Attitudes about the Bibb County school system will begin to change when people start to see wholesale improvements, the district’s new superintendent said Monday.
Curtis L. Jones’ first day on the job included a tour of Southwest High School and meetings with members of the school board.
Jones, the former Griffin-Spalding school system superintendent, said he was excited to be in Macon.
As a former Army lieutenant colonel and former junior ROTC instructor, Jones was interested in seeing Southwest’s junior ROTC program.
“It’s an important day for me and the school system,” he said. “I’m excited to be visiting Southwest High School, ... but I’m also here to see the ROTC to see what character and education is about.”
Jones planned to meet with all board members at some point Monday to “find out who they are” as well as to hear their priorities and major concerns.
“Today was the first step in full and real communication with the board members,” he said.
Jones said the public perception of the school system is important, but that no one could change perceptions overnight.
“The perceptions will change when we start producing results that people can believe in,” he said.
During his oath of office last week, Jones said his two first two priorities were getting the school system’s new budget in order and finishing the AdvancED governance handbook that board members have been working on.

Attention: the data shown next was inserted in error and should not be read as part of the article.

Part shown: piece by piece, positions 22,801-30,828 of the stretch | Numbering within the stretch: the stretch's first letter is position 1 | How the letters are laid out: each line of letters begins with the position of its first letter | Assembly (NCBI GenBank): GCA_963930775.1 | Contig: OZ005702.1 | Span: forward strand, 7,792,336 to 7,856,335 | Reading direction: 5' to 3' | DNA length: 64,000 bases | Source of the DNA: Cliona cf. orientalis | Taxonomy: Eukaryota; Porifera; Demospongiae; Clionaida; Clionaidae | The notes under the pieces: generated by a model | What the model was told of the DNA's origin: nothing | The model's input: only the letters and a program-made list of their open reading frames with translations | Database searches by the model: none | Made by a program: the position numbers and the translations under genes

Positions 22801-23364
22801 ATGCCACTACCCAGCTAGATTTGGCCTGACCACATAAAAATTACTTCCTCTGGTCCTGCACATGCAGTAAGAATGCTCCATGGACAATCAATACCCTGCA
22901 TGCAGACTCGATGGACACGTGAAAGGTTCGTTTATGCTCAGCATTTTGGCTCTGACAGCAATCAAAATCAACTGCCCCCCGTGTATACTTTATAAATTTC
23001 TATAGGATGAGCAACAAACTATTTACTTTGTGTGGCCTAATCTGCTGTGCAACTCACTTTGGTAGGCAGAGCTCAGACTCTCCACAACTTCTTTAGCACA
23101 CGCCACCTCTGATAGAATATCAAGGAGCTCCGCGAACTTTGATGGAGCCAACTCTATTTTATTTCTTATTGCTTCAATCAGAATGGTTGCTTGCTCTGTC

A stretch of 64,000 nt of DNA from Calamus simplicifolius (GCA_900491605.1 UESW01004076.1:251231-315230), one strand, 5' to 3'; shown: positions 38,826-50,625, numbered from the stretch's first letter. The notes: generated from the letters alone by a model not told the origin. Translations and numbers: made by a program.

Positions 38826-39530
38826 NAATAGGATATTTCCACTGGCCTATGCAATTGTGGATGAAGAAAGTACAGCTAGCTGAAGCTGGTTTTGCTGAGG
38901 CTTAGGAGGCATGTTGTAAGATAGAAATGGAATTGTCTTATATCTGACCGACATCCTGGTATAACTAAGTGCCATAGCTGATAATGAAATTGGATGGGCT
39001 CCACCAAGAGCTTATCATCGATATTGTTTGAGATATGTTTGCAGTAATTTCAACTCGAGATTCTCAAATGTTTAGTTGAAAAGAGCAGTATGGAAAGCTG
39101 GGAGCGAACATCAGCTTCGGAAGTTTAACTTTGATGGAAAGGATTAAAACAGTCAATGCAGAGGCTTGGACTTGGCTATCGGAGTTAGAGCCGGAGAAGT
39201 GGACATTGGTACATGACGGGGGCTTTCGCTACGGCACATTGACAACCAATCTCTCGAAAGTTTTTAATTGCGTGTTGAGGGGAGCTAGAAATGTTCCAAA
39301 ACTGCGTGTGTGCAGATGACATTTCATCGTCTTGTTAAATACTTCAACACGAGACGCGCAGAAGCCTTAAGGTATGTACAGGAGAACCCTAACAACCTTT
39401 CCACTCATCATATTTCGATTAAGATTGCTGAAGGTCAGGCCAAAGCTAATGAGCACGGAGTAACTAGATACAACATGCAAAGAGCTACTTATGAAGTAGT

Additionally, Jones submitted a 150-day entry plan to board members, which outlines how he will assess the strengths and weaknesses of each school.
Part of that plan includes giving Jones the opportunity to visit every school to meet with students and teachers. The goal is to have a progress report before schools start back in August.
“At the end, I will give an update to the board,” he said. “But I’m pretty sure they’re going to ask me for an update at the next board meeting as well.”
In a previous interview, Jones told the Telegraph that changing the culture was the “ultimate element” of a successful school system. By coming together and developing a set of core values for the school district, he said, those values will begin to drive what’s done.
“We can do a lot of things with processes to improve, but if people don’t see results coming about because of increased student achievement, they’re not going to believe we’re really doing a whole lot,” he said.